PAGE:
Average accuracy of the three methods in our study, computed on 60 pairs of proteins that share the same FSSP fold.
NumPairs(3)  PSI(3)  SI  

STRUCTAL  
Original  31.48  0.47  10.07 
Nearoptimal  36.68  0.54  9.63 
TMalign  
Original  35.98  0.52  7.60 
Nearoptimal  39.58  0.57  7.76 
LOCK2  
Original  34.82  0.50  12.56 
Nearoptimal  42.47  0.61  7.25 
Average accuracy computed on the set of 68 pairs of proteins that belong to the same FSSP superfamily.
NumPairs(3)  PSI(3)  SI  

STRUCTAL  
Original  47.71  0.58  8.41 
Nearoptimal  50.09  0.61  7.61 
TMalign  
Original  51.40  0.62  6.11 
Nearoptimal  52.71  0.64  6.10 
LOCK2  
Original  48.63  0.59  8.17 
Nearoptimal  55.37  0.67  5.85 
Average accuracy computed on the set of 55 pairs of structures from the same FSSP family.
NumPairs(3)  PSI(3)  SI  

STRUCTAL  
Original  74.6  0.74  4.76 
Nearoptimal  77.11  0.76  4.62 
TMalign  
Original  74.71  0.73  3.65 
Nearoptimal  77.49  0.76  3.79 
LOCK2  
Original  74.09  0.73  3.98 
Nearoptimal  79.73  0.78  3.80 
Figure
Alignment independent PSI scores in the FSSP benchmark. The number in parentheses is the highest number of pairs of residues (averaged over each test set) that can be placed under 3 Å, given the superpositions generated by each method.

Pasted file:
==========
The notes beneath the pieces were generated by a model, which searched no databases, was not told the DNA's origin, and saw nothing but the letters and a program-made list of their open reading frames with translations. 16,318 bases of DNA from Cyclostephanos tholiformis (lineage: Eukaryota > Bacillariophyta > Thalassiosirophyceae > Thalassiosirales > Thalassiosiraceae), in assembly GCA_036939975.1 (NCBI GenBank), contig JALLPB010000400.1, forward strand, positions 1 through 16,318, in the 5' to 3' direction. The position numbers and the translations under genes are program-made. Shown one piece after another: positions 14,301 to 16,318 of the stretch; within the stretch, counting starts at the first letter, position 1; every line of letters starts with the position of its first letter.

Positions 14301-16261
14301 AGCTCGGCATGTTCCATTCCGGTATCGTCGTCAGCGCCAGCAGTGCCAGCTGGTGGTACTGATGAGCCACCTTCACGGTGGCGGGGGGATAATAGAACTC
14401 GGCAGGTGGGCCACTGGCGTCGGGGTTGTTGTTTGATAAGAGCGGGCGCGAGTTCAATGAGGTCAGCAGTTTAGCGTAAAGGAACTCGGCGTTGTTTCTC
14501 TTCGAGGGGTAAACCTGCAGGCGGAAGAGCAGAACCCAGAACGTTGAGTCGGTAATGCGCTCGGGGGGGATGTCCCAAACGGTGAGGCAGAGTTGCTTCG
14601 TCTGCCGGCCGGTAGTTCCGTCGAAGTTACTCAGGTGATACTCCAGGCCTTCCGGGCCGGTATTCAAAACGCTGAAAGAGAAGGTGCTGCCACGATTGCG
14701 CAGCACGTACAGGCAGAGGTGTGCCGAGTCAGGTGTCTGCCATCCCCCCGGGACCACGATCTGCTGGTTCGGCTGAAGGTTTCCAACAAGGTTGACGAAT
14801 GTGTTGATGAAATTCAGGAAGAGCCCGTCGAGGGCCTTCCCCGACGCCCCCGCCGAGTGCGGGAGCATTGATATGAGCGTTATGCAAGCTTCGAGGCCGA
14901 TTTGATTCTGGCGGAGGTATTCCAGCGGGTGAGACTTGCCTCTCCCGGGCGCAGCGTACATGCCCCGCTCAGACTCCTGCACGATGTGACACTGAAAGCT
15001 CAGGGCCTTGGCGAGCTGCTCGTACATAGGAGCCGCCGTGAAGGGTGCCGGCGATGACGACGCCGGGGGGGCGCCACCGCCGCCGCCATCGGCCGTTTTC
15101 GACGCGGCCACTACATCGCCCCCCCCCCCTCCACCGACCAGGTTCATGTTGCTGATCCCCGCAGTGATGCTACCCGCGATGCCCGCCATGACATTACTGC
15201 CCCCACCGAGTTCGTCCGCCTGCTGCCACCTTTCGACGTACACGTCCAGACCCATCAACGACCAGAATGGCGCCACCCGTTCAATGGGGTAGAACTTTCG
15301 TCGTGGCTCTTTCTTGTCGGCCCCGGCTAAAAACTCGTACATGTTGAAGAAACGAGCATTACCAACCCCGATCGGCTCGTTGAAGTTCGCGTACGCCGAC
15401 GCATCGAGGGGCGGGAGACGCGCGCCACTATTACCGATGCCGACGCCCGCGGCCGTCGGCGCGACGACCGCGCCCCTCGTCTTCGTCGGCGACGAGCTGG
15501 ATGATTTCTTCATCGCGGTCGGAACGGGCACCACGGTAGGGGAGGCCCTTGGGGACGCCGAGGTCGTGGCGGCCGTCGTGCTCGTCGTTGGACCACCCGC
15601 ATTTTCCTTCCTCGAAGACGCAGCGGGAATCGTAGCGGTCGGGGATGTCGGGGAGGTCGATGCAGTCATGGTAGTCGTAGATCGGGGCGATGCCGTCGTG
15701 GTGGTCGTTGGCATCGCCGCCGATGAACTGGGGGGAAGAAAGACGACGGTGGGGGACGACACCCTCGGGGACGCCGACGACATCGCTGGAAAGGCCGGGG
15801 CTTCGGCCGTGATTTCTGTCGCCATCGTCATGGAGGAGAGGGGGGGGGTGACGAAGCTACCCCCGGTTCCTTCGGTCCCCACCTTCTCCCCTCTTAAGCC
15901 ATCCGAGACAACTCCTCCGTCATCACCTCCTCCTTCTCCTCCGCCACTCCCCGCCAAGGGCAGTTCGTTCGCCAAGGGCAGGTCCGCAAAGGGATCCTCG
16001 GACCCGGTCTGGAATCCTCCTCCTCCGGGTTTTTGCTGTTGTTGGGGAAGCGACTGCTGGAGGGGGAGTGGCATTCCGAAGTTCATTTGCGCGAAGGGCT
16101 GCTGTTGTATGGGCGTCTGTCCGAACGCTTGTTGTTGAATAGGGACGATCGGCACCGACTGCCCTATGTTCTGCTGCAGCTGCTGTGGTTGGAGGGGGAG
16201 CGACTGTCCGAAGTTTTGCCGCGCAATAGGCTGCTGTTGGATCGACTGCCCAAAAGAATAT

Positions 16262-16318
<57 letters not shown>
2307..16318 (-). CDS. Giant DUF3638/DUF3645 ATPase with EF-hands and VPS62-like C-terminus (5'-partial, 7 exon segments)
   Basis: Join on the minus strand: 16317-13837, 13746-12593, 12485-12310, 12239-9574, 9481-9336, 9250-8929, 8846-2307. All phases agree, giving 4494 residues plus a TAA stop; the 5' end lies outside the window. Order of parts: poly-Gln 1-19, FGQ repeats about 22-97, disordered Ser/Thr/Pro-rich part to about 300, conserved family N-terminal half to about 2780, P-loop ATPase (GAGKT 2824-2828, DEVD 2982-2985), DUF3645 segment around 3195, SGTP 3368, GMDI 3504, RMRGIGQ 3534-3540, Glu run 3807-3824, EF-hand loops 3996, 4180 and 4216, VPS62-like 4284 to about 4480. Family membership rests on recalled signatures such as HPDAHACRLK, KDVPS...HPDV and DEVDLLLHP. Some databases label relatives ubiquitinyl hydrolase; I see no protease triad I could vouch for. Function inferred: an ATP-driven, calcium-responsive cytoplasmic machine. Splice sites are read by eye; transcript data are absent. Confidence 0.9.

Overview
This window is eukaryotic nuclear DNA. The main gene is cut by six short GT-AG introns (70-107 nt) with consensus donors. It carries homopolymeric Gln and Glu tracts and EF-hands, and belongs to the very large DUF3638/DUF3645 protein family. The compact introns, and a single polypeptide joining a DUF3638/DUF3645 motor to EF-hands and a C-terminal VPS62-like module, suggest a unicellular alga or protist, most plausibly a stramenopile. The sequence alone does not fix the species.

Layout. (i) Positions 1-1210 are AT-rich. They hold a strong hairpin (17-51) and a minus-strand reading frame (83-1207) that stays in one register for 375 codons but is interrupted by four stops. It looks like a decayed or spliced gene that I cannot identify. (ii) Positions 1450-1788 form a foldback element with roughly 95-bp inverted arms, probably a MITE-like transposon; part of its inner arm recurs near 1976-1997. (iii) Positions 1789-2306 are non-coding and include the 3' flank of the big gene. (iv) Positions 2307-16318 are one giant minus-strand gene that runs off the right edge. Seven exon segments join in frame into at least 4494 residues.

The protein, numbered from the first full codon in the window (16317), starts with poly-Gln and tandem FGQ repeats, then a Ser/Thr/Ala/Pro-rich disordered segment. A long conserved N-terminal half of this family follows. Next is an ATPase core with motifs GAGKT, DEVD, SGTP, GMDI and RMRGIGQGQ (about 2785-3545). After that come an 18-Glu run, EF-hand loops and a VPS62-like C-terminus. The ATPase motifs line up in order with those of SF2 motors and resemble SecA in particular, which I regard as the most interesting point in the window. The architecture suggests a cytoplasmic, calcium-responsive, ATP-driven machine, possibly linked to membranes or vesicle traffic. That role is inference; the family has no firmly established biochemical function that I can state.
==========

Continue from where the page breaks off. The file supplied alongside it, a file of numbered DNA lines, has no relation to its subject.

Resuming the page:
The data used in Figure
Several examples illustrating the advantage of the deep search of superposition space are given in Figures
Structural alignment of two cystatinlike folds:
Structural superposition of the
Structural superposition of
Structural superposition of two helical regions in the
Structural superposition of the
While examples in Figures
Resent years have witnessed advances in the development of methods for approximate and exact solution to protein structure alignment problem. One of the first such methods is the Umeyama’s algorithm for finding the transformation that gives the least mean squared error between two point patterns [
The polynomial time approximation schemes (PTASs) have been designed for selected nonsequential protein structure alignment measures [